The Sertão, in which Dois Riachos is situated, is the world’s most populous semi-arid region. “Some 10 million people live in a rural area that includes 1,209 municipalities in nine states,” writes Ricardo Funari (“Drought and Hope in the Sertão,” Hemisphere: A Magazine of the Americas [Latin American and Caribbean Center, Florida International University], summer 2005, 30).
The Swedish documentary, reported by Björn Nordling and photographed by Mattias Pettersson, opens with the blond interlopers seeking Marta by automobile on the semi-arid ground spotted with caatinga, the forest of thorns that shows as white in satellite images. In the midst of hard, colored earth, bare land is commandeered, lines drawn, goal nets erected, and soon Marta is joking with and watching players from Centro Sportivo Alagoano, with whom she started her career. There is no grass. A public-address announcer’s voice—cries of gol—blasts from coned speakers atop a white van.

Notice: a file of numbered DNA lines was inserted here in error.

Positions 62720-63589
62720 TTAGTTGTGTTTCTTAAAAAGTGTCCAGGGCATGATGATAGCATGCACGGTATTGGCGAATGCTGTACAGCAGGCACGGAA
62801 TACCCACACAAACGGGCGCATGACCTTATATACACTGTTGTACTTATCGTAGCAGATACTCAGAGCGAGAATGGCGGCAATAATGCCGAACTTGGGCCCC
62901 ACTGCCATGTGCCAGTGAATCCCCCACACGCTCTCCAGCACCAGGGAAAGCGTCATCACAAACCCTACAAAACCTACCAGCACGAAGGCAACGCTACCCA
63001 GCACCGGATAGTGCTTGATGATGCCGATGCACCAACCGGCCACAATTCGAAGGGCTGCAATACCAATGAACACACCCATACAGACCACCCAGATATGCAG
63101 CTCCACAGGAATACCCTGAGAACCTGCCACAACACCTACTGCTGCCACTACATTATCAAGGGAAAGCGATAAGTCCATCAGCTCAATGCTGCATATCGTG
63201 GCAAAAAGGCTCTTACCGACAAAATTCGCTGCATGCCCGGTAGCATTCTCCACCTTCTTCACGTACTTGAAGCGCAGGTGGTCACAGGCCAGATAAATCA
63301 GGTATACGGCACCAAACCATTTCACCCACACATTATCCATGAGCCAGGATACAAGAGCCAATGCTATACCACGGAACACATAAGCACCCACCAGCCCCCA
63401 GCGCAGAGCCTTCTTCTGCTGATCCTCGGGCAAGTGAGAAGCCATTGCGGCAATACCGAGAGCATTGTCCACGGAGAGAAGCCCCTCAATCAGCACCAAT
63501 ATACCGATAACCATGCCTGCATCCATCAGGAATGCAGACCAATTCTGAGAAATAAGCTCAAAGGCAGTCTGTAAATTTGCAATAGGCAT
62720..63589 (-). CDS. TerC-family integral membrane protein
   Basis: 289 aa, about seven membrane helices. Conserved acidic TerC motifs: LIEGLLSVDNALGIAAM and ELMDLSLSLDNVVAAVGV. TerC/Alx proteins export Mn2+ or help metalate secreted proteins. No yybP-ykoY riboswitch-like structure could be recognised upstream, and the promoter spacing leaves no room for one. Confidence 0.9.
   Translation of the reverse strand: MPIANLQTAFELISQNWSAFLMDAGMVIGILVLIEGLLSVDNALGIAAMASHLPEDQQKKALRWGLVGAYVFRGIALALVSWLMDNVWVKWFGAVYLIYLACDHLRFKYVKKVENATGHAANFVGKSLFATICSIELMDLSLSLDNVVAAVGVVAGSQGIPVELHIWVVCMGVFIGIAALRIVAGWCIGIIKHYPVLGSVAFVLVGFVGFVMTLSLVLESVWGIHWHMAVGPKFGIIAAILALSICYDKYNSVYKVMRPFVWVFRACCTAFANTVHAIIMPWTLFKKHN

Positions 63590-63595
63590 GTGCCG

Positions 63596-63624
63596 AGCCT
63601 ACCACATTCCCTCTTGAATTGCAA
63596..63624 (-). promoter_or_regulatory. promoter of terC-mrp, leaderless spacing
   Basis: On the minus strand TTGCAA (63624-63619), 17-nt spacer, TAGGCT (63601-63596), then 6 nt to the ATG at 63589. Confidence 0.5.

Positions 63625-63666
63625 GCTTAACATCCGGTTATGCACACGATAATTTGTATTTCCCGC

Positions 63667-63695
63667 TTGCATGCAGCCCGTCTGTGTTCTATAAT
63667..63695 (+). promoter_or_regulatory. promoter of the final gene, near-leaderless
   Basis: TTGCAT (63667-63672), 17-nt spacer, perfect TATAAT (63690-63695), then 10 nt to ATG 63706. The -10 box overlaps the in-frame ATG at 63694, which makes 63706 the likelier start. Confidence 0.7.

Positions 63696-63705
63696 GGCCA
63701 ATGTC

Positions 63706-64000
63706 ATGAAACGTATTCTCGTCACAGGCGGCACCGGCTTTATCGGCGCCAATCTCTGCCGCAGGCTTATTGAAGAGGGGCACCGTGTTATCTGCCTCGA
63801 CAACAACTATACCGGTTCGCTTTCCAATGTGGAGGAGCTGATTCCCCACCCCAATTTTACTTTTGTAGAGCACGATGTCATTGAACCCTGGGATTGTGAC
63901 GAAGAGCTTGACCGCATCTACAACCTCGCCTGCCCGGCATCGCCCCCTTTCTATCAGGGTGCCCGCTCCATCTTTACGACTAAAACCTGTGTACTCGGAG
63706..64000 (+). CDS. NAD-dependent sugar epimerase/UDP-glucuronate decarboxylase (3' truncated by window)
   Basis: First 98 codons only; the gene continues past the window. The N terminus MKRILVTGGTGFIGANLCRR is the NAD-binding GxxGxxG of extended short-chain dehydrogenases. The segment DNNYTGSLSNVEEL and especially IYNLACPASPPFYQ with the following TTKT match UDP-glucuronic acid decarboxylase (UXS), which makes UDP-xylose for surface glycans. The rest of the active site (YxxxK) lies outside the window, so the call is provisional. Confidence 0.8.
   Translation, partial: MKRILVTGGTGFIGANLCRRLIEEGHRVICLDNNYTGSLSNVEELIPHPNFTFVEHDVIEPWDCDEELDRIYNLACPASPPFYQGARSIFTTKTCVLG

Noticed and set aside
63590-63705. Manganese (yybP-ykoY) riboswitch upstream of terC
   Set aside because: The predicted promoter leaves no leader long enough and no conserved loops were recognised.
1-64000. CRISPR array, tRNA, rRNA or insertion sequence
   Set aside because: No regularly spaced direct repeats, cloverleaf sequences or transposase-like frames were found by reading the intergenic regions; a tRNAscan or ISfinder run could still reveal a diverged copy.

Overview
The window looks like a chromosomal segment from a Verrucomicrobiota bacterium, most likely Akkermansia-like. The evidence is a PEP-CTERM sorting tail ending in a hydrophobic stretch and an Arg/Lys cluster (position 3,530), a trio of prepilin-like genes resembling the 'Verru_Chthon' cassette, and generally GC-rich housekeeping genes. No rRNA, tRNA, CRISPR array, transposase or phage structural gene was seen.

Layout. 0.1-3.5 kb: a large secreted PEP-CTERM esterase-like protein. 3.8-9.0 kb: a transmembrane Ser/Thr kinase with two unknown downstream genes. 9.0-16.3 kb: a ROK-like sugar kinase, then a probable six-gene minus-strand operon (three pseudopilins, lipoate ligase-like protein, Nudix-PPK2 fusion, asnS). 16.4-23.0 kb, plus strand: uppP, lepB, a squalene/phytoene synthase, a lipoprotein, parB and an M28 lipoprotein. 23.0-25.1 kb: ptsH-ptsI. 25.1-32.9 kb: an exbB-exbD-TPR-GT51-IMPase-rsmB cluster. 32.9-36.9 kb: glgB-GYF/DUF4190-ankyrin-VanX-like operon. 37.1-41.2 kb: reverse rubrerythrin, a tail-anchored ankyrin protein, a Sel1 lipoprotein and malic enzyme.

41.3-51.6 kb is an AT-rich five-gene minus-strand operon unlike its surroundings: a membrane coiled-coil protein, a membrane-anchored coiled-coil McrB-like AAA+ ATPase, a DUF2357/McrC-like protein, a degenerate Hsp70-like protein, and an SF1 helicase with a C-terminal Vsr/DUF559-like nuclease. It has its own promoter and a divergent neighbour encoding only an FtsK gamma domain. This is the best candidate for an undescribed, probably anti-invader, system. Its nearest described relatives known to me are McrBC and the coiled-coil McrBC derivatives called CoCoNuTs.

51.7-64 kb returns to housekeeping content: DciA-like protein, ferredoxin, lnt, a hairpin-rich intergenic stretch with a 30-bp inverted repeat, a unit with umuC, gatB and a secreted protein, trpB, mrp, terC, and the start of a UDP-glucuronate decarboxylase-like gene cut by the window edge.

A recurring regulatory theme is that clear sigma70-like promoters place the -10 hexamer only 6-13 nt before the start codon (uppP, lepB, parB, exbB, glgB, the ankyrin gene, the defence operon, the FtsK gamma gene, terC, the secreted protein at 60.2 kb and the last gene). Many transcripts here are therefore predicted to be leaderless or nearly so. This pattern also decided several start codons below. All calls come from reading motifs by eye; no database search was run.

At other moments Marta, accompanied by Astrud Gilberto‘s “Beach Samba,” plays futebol de salão, or futsal, on a hard court. The footage recalls the grainy home movies of Ronaldinho, aired as part of an advertising campaign during last summer’s World Cup, playing the small-ball, small-sided variant of feints and ball trickery, in which the sole and heel are as important as the instep. For innumerable Brazilian players, futsal has helped develop close control and technical skills. For women, futsal sometimes offers the only chance to play the national game.